Are on line reviews, like Yelp, of service providers the same as on-line reviews of products? Are they reliable? Not in the least. First let’s look at how to read product reviews. The prevailing wisdom is start from the bottom as the top 5 at least are often fake reviews from people who have received free products or been company hired. Look for poor English and if they are glowing but non-detailed. The verified buyer thing doesn’t really mean much.
For service providers the onion had an article recently that summarizes the issues. Regarding doctors “Oh my on line reviews are down I have to give out more Adderall!” says the DR. The only people who generally write reviews of service providers are those that have had issues. In my experience it is people you have said no to their agenda. Like in the article no you can’t have klonopin or Adderall. A friend and fellow service provider gives this example. He has an eight year old. “If I gave my eight year old candy, chocolate, and a steady diet of junk food I would be the best parent in the world according to him; But am I?” The fact that it made it to a political parody web site must mean it is a universal Doctor experience.
Using myself as an example regarding on line reviews, my on-line reviews really suck; 1 out of 5 possible stars, the worst! In all but 1 of about 16 on line reviews over about a 3-year period. If you would go just by these you would run for the hills before seeing me but let’s look at the bigger statistical picture. In this period of 3 years I have seen about 9,000 people. 16 bad reviews are a .18% bad review rating. That’s a tad under for every thousand patients 2 go out of their way to complain on line which is consistent with another statistic. 1-2% of the American population has a completely miserable personality with a diagnosed severe personality disorder. They are not only unhappy no matter what you do but the mere fact that you saw them pisses them off. In a psychiatric practice the concentration due to selection (people send their unresponsive to treatment patients to psychiatrists) is higher. In a psychiatric practice severe personality disorders are found in about 20%. So, 16 awful reviews, .18% is statistically normal background noise for the general population. It is about nothing for a psychiatric practice. In fact anything less than this would indicate the reviews are fake, manufactured.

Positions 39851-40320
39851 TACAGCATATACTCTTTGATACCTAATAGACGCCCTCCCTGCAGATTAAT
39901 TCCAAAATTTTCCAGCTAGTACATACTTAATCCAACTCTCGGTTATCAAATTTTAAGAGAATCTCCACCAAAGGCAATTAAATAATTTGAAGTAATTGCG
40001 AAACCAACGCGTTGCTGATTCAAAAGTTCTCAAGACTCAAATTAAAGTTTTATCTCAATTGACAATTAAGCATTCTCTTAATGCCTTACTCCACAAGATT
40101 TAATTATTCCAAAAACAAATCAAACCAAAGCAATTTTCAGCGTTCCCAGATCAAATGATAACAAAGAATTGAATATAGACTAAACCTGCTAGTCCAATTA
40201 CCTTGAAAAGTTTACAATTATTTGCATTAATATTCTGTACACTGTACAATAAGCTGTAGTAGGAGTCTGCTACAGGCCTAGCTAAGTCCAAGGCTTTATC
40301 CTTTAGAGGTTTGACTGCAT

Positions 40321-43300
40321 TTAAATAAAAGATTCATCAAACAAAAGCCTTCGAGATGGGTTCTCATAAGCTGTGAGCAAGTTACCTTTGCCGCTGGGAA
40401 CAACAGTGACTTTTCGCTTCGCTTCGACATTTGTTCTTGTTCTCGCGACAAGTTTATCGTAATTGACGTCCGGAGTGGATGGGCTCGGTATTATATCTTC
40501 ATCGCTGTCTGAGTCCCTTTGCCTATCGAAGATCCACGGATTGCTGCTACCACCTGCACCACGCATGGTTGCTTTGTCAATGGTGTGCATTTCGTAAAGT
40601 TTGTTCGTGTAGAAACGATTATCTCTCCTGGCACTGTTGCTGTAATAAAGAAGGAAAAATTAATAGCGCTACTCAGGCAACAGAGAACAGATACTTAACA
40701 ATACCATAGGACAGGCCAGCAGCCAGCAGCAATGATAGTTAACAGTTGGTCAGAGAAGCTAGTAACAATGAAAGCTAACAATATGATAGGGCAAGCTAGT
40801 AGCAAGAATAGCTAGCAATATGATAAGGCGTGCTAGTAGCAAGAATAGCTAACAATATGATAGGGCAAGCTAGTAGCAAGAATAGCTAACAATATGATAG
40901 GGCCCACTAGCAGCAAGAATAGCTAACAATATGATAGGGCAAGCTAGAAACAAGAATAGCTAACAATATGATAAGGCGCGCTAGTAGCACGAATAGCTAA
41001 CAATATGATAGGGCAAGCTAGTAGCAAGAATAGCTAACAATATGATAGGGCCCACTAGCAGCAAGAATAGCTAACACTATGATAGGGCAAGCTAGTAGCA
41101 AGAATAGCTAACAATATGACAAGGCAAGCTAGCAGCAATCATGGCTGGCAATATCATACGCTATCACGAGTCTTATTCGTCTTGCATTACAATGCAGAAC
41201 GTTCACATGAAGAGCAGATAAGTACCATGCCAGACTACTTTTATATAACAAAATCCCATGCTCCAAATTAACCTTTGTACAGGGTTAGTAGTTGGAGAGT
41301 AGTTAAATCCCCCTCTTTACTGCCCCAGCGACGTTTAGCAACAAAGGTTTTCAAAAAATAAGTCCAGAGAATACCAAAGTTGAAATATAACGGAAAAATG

Doctors with all glowing reviews, 100% are often of large practices that hire companies that generate good reviews. This is an expensive service so usually found in larger practices but anyone can do this. Again, if there are no negative reviews for any service provider the reviews are fake. It is improbable if not impossible to satisfy every customer.
So how to evaluate useless reviews, look to what the person disagreed like their diagnosis or was said no to. Look for ranting and raving, defensiveness, self-righteousness, childish or exaggerated bizarre statements.
Overall subjective opinions about people just aren’t very useful. A product has a specific purpose and either does it or does not. Service especially medical service is a lot more ambiguous despite what insurance companies or pharmaceutical sell as expectations.